Can Ethics Require Future Knowledge?

Obviously this argument on abortion is not one I favor; you've all been around long enough to know what I think about abortion, and if not, you can work through the arguments given in the comments of this old post from Cassandra's place. Those of you who didn't hang out there often will recognize a number of your comrades from the Hall!

But I'm not here today to talk about my position on abortion, or even this professor's position on abortion. I'm here to talk about a weird feature of her metaphysical argument that seems to me to disable it as an ethical argument.



The first thing she asserts that an unconscious, unfeeling early stage fetus lacks moral standing (e.g., any right not to be killed for convenience). That's a familiar enough stance, and if you accept it as true the rest of her argument that nothing morally bad happens in early stage abortions follows:

1) This kind of being has no moral standing.
2) An action is morally bad only if it harms a being with moral standing.

3) The action of killing this being is not morally bad.

Obviously the way to reject that argument is to reject either or both of the premises, 1 or 2. That's not what I want to talk about.

What I want to talk about is the way that she then goes on to assert that all of us, when we were early stage fetuses did have moral standing. This is because each of us, in that stage, were early-stage persons. It's only the fetuses that don't have a future that lack moral standing.

As a metaphysical argument, I can grasp what that's supposed to mean. For illustrative purposes, imagine an all-knowing being sitting in judgment on the issue. This being can see, now, which of the many fetuses have a future or do not have one. A certain number will die in miscarriages, for example; those lack moral standing. Others will live to be fully-grown human beings, and these do have moral standing.

As an ethical argument, though, this approach surely fails. Ethics is practical philosophy: it's supposed to answer the question, "What ought I to do?" Since human beings cannot possibly have the knowledge of which fetuses have a future, this model can't provide us with any sort of ethical guidance except insofar as our actions determine that the fetus does not have a future.

Ordinarily it would be a big red flag to argue that another being is allowed to determine whether or not one has moral standing! But this leaves us in a very strange place, ethically: it seems to argue that early stage abortion is always a non-issue morally unless you fail at it. The one thing that you ethically must never do is to try and fail to kill a fetus, because then it might prove to be a person later -- meaning that it (he or she!) already had moral standing, and you attempted murder.

That seems impossibly weak ground for such a conclusion. It would also create the weird case in which your action was blameworthy because it was attempted murder, but if you had succeeded it would not have been a murder at all. So you attempted to do something that was not wrong (nor right, as an act against a being with no moral standing), but committed a crime because you failed to do the non-wrong, non-right thing.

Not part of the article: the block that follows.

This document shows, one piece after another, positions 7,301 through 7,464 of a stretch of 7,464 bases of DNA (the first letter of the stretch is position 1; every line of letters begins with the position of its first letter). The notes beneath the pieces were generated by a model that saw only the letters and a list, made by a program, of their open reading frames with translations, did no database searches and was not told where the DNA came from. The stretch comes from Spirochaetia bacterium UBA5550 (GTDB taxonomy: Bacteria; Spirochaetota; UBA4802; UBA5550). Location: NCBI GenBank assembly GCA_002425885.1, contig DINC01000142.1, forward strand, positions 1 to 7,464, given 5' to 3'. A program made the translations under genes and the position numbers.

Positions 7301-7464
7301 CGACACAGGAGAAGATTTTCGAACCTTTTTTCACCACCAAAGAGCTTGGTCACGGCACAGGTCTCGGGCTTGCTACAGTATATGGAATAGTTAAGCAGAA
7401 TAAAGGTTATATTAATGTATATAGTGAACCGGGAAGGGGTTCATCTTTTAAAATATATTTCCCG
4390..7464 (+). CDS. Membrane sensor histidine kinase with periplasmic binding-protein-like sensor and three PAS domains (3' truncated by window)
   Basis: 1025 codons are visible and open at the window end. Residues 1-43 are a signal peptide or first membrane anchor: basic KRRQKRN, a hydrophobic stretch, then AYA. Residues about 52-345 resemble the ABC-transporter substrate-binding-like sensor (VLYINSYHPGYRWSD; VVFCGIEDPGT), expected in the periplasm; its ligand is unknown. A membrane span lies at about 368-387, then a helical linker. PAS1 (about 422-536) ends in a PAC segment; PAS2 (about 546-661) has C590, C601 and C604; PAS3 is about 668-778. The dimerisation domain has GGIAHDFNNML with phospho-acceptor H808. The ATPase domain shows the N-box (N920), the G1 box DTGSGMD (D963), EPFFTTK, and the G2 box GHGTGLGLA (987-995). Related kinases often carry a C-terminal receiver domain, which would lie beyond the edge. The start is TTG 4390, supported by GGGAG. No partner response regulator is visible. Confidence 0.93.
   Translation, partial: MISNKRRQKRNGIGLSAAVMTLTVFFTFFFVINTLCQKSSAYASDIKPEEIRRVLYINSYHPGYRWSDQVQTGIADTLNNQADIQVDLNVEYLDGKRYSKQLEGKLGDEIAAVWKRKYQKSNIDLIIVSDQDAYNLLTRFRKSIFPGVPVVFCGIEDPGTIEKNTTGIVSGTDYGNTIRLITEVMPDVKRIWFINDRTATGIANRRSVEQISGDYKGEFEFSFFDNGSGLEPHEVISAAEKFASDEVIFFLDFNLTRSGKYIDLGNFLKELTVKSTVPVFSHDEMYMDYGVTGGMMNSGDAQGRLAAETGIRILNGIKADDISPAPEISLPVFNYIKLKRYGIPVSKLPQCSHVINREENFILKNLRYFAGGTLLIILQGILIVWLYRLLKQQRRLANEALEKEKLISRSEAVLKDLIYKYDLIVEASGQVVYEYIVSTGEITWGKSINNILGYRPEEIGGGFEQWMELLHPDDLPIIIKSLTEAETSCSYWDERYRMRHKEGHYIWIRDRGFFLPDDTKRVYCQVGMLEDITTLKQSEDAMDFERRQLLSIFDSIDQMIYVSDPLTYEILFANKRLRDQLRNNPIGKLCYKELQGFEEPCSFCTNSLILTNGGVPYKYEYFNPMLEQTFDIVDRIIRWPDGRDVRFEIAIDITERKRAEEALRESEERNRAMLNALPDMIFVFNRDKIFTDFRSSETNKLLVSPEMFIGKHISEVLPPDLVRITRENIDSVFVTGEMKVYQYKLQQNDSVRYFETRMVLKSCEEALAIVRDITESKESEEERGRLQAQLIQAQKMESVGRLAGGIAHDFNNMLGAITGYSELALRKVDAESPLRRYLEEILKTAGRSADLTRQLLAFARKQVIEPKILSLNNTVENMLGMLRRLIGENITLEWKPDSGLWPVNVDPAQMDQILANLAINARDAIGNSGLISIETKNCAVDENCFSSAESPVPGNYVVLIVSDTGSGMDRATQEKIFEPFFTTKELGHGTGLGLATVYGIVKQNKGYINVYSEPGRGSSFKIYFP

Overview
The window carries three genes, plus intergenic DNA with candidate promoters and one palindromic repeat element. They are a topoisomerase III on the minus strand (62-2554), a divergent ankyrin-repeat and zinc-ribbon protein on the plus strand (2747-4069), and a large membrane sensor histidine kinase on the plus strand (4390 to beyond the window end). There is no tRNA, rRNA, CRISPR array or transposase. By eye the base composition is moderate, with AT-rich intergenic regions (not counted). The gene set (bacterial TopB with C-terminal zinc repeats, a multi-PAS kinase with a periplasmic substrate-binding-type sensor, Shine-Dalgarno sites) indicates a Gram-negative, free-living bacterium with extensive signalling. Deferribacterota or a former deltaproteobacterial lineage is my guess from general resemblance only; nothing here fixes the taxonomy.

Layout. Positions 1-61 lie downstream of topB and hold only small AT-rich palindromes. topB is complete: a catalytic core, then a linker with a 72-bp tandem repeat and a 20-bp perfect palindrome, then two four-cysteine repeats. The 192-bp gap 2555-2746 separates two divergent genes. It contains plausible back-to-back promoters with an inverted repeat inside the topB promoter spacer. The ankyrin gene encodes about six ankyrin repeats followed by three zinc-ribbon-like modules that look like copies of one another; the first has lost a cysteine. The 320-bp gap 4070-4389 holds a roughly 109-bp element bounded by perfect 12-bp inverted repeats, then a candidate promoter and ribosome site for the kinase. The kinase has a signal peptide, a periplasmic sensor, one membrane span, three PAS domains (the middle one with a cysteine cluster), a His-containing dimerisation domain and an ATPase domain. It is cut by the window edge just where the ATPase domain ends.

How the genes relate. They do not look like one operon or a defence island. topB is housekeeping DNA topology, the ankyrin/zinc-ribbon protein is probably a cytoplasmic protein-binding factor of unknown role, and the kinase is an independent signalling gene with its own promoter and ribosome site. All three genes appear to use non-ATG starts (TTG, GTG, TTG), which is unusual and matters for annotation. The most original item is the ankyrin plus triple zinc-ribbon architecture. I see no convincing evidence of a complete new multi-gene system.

That's just not going to work.

5 comments:

Anonymous said...

Woman Fails Logic 101.
This is what I call Moody Blues thinking.
Remember the poem from nights in white satin?

.....Cold hearted orb that rules the night
Removes the colors from our sight
Red is gray and yellow white
BUT WE DECIDE WHAT IS RIGHT

This is fairy dust ,unicorn farts, type of thinking, thinking based on the goals of satifying the tingles of her vagina.

Ethics cannot require future knowledge, because its impossible to know the future knowledge when you are making a decision. This woman fails logic big time.

I went snooping about this woman out on the internet &
the comment from "rate my professor" is timeless:

http://www.ratemyprofessors.com/ShowRatings.jsp?tid=1735502

Completely useless--was clearly making things up as she went along, and hadn't even done the reading she herself had assigned. She got flustered when challenged. Is this really the much-vaunted "education" Princeton offers?

(continued)

Anonymous said...

(Continued)

Hot Air has a take with comments well worth reading & the post is titles

Bananas: Princeton Philosopher Explains Why It’s Okay To Abort Babies Who Don’t Have A “Future” Or Something
http://hotair.com/archives/2017/08/10/bananas-princeton-philosopher-explains-okay-abort-babies-dont-future-something/

.....A woman’s choice is moral whatever it may be because morality is subjective. That’s basically Harman’s position, although rather than embrace something as problematic as subjective morality, she’s trying to shoehorn it into some inane future/not a future calculus that all comes down to the mother’s choice anyway. This reeks of her starting from a conclusion she knows she must reach — abortion is moral — and then trying to tunnel through an intellectual mountain to get there. Keep going until you see daylight!...........

The comments at Free Republic are telling as well:
Liz Harman of Princeton University joins James and Eliot to talk about the ethics of abortion.